You know you’re in for an interesting time when your hotel’s parking lot is full of Harleys. Apparently this year’s PFF coincides with Biker Week, so the population of the Scottsdale Sleep Inn is evenly divided between filmmakers and Hells Angels. Apparently I missed some sort of lobby brawl last night while writing the previous installment of this blog, but this morning I got to witness a rather large leather-clad and heavily tattooed gentleman making himself a waffle at the complimentary breakfast buffet.First on the day’s agenda was an educational outreach panel for middle and high school students, set for the seemingly reasonable slot of 11am. Of course, after a late night at the Tilted Kilt, getting there in some sort of coherent state of mind was still a challenge. I was thankful the festival booked me onto the documentary panel – the narrative one started at 9:45am, and its participants remained at the Tilted Kilt later than I did.
During a brief visit to the ticket office I glanced at a table littered with the requisite promotional postcards for films screening at the festival and noticed a rather large plastic display stand. Situated upright, it nestled its cards with an easily accessible slot, a larger piece of art behind them.
Fascinated, I studied it further and suddenly realized that the movie featured in this display was not one programmed into PFF. It was a big ad for someone’s Kickstarter campaign that had been snuck onto the table, taking up prime real estate. Some of the quotes on the back of their postcard read: “the best PROPOSAL I’ve ever seen”, “If this is their trailer, I can’t wait to see the final project.” There were no attributions attached to these quotes.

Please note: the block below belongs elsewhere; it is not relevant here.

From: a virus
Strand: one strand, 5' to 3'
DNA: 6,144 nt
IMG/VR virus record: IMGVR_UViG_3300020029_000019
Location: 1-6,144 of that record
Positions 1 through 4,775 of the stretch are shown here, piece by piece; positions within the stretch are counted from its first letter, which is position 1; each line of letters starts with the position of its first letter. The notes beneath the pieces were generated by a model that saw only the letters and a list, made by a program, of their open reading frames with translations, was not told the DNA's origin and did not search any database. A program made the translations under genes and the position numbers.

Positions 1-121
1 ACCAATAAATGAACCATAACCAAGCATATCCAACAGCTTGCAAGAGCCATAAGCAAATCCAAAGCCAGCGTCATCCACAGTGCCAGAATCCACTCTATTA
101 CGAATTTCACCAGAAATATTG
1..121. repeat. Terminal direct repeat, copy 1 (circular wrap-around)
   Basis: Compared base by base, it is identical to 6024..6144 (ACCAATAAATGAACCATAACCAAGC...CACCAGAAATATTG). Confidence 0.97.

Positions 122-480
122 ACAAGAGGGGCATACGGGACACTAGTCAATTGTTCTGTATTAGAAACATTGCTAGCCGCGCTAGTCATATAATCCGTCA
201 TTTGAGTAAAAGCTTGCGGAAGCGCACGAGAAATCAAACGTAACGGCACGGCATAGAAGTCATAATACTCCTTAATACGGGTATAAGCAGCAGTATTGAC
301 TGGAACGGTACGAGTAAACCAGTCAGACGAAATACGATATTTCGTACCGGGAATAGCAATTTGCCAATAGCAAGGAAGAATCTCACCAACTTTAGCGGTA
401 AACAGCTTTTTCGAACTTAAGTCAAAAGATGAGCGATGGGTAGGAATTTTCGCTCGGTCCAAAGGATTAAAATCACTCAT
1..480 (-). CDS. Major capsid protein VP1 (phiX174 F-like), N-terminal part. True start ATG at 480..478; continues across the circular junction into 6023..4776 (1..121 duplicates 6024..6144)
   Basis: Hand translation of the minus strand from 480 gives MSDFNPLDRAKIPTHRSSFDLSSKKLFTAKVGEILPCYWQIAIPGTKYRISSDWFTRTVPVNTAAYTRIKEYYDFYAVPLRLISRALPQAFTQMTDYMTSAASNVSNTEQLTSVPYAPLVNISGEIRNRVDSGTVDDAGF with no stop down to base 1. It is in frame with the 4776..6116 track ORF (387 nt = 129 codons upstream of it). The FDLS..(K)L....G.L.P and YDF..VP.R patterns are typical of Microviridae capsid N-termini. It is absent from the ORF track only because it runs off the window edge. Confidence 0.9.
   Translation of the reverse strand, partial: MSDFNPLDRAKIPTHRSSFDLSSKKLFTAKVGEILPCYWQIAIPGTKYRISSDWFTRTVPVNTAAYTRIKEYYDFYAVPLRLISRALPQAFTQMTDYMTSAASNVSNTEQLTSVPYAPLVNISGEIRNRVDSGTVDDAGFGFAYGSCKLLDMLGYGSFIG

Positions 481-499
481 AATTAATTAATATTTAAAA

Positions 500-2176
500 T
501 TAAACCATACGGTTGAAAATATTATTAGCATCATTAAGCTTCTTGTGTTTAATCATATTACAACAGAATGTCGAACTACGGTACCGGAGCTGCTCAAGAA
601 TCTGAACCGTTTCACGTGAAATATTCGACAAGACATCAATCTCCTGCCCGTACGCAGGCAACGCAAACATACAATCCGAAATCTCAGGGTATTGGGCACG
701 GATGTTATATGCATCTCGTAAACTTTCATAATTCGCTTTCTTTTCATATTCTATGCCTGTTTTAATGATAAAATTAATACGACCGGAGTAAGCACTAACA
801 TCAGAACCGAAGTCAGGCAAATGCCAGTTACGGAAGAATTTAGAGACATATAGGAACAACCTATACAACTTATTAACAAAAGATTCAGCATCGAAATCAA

Very quickly, the staff discovered and removed the display.
As with any festival, you want to see a lot of movies, but you also have to pace yourself. I caught the excellent FALLING OVERNIGHT at 2pm – masterfully told with a cinema verite’ style that would’ve made John Cassavetes proud. My frequent cinematic collaborator Scott Storm met up with me afterward and we hit the Party Pavilion’s still-open bar, where all tweets with the hashtag #phxfilm were streamed and projected onto a giant screen. (If you want eyeballs at the Phoenix Film Festival parties on your tweets, use it.) Scott and I then hit the doc EXPORTING RAYMOND, about EVERYBODY LOVES RAYMOND creator Phil Rosenthal’s hilarious attempts to develop a Russian version of his sitcom. Rosenthal, who also directed, was in attendance and held court at a Q&A even funnier than the film itself.
As the evening ended with more partying, drinking, and pointless attempts to shout over an increasingly deafening band, I became aware that I needed to preserve some of my voice for my panel tomorrow afternoon, and a modicum of energy to stay awake during the late night screening of THE PEOPLE VS GEORGE LUCAS, for which I already have my much sought-after ticket.
Coverage will continue with Day Three…
Paul Osborne is the director of OFFICIAL REJECTION, the acclaimed documentary about the experiences of independent filmmakers at film festivals. He also wrote and produced the indie feature TEN TIL NOON, and is currently raising funds via Kickstarter for his new film, the suspense drama FAVOR. Follow him at www.twitter.com/paulmakesmovies.
Posted on April 2, 2011 in Blogs by Paul Osborne
If you liked this article then you may also like the following Film Threat articles:
- 2011 PHOENIX FILM FESTIVAL – THE VICAROUS EXPERIENCE: DAY THREE
- 2011 PHOENIX FILM FESTIVAL – THE VICARIOUS EXPERIENCE: DAY ONE
- 2012 PHOENIX FILM FESTIVAL – DAY TWO
- 2011 PHOENIX FILM FESTIVAL – THE VICARIOUS EXPERIENCE: DAY FOUR
- 2011 PHOENIX FILM FESTIVAL – THE VICARIOUS EXPERIENCE
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